Is knowledge retention impacted by voluntary early retirement schemes?A look at the impact of voluntary early retirement schemes within Australian universities.A study by Jon LevyINTRODUCTIONAccording to ATO in the last ten years fifteen universities acrossAustralian have undertaken voluntary retirement schemes, a move thatis new to the Australian higher education sector. Although there arevarious reasons as to why universities may be undertaking theseschemes, the first that comes to mind is the cost and alleged lowerperformance of mature employees according to the Business Life Cycle(Worth 1995) and which has been shown to be primary reason forvoluntary retirement schemes in American universities (Appelbaum2003).Despite the view of the Business Life Cycle theory which claims thatperformance does not keep growing with age after a centre stage whilesalary does, one of the key factors that is impacted by the removal ofolder employees is the tacit knowledge that has been stored with themover their time working at the university. Various authors (Appelbaum2002, 2003, Cameron 1994, Schmitt et al. 2001, Sitlington & Marshall2011) have examined the importance of tacitly stored organisationalknowledge and the importance of maintaining it with the business as itcan both be crucial and may be hard to replace.As such this poses a question, if universities are letting go of some oftheir more experienced and longest serving employees, just how muchknowledge are they losing? Is this knowledge loss something that willimpact the university in the future and what can the university do toconserve as much knowledge as they can when undertaking voluntaryretirement schemes? Or are voluntary early retirement schemes justnot the right answer for universities?Universities across Australia that have undertaken voluntary early retirement within the last 10 years.Data gathered from law.ato.gov.auRESEARCH QUESTIONThe aim of this research is to investigate if there is a link betweenvoluntary early retirement schemes and knowledge loss in theAustralian higher education sector. This will be determined byanswering two major research questions, which are:1. How do voluntary early retirement schemes affect the knowledgeretention in Australian universities?2. How to better retain knowledge after implementing voluntary earlyretirement schemes in Australian universities?LITERATURE REVIEW:KNOWLEDGE & DOWNSIZINGPressure to become profitable and globally recognised institutions hasresulted in universities across the world undertaking behaviours thatare more commonly linked to private businesses (Appelbaum 2002,Harman & Treadgold 2007). This move towards a corporate model ofuniversities has resulted in division between the faculties who aremore focused on providing quality education and research and theadministration which is more concerned with retaining profitability(Harman & Treadgold 2007). Aside from the division between facultiesand administration that has resulted from this corporate model,various authors have discussed how the corporate model has pusheduniversities to undertake downsizing schemes in order to become morecompetitive (Appelbaum 2002, 2003, Cameron 1994, Harman &Treadgold 2007, Li & Qin 2011).According to information from the Australian Tax Office during the lastten years there has been an emergence of universities undertakingvoluntary early retirement schemes (VERS). Although this movement isnew to Australia and as such little to no literature exists covering thetopic, there is a vast amount of existing literature that covers VERSwithin American higher education institutions. Appelbaum (2003)discusses in depth both the positives and negatives of VERS inAmerican higher education sector, stating that VERS are commonlypromoted for their ability to reduce headcount in a low trauma methodand are able to move younger employees up the corporate ladder.However Appelbaum (2002) views VERS as negative and quotesCameron (1994) claiming VERS “can be compared to throwing agrenade into a crowded room, closing the door and expecting theexplosion to eliminate a certain number of people.” Appelbaum (2003)also states that there are three major faults with VERS, first theyactually cause trauma as studies such as Paul & Townsend (1992) showthat the remaining workers are overstressed & overworked from havingto take over the roles of the departed while not possessing theirknowledge of the role. Secondly the VERS may either result in too fewor too many people leaving the company, if it is the first then thecompany still retains their dire financial situation, if it is the secondthen they will be understaffed. Thirdly the wrong people may leave theorganisation, a study by Paul and Townsend (1992) found that the mostproductive employees were the ones that were more likely to takeVERS because they believed that they would be more likely to find ajob elsewhere (Appelbaum 2002, Paul & Townsend 1992).From the literature surrounding voluntary retirement schemes it isclear that a key issue that arises from voluntary retirement schemes isthe retaining staff and the organisation not performing at optimumfollowing voluntary retirement schemes. This could be because theremaining employees do not have the years of experience andorganisational knowledge that their former counterparts did(Appelbaum 2002) and thus do not have the knowledge to completetheir newly inherited tasks, or it may be because the strongerperformers left and the remaining employees cannot maintain theorganisation (Appelbaum 2002, Paul & Townsend 1992).LITERATURE REVIEW:RETAINING KNOWLEDGE?Several authors have proposed methods to reduce the impact ofretirement schemes. Sitlington and Marshall (2011) advise that timeshould be made during the process of the retirement schemes toprovide both counselling and training to the employees so that theorganisation can have a strong focus on knowledge retention during theVERS period in order to minimise employee stress and knowledgewalkout.Arif (2009) explores this idea of knowledge retention by offering asolution through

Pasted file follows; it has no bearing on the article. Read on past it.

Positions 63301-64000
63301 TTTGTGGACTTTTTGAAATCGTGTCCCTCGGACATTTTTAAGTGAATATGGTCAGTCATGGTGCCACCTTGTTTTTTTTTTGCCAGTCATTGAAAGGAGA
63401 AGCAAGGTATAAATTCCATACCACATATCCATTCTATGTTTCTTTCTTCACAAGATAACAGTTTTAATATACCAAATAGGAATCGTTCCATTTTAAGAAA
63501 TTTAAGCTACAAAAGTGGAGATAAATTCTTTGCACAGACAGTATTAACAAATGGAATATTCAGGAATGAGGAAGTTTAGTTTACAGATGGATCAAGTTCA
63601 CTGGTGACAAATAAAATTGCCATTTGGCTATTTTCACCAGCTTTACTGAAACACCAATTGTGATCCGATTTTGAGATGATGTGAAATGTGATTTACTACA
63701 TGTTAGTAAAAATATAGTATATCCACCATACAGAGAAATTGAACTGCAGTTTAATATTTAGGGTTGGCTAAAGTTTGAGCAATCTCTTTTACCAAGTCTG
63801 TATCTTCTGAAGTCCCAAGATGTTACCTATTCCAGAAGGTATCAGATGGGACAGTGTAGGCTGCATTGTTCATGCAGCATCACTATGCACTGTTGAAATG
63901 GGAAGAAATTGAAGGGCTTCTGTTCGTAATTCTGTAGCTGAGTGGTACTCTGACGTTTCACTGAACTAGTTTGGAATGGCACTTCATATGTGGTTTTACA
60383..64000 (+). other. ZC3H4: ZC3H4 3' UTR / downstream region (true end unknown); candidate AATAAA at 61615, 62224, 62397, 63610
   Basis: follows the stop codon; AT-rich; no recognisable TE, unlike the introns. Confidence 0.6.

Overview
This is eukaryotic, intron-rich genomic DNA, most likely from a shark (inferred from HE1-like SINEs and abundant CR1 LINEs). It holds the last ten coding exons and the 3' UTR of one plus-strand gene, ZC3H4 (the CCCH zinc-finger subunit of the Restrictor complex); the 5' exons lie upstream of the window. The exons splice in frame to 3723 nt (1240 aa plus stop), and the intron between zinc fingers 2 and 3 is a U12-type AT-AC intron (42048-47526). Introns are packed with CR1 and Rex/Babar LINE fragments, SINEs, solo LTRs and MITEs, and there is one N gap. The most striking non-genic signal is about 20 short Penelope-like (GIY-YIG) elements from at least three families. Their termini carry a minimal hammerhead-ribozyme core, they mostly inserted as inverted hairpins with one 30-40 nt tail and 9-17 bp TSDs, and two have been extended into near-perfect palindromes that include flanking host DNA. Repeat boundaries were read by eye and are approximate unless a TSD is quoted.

the use of the knowledge pyramid.Arif broadly provides a solutionExpertise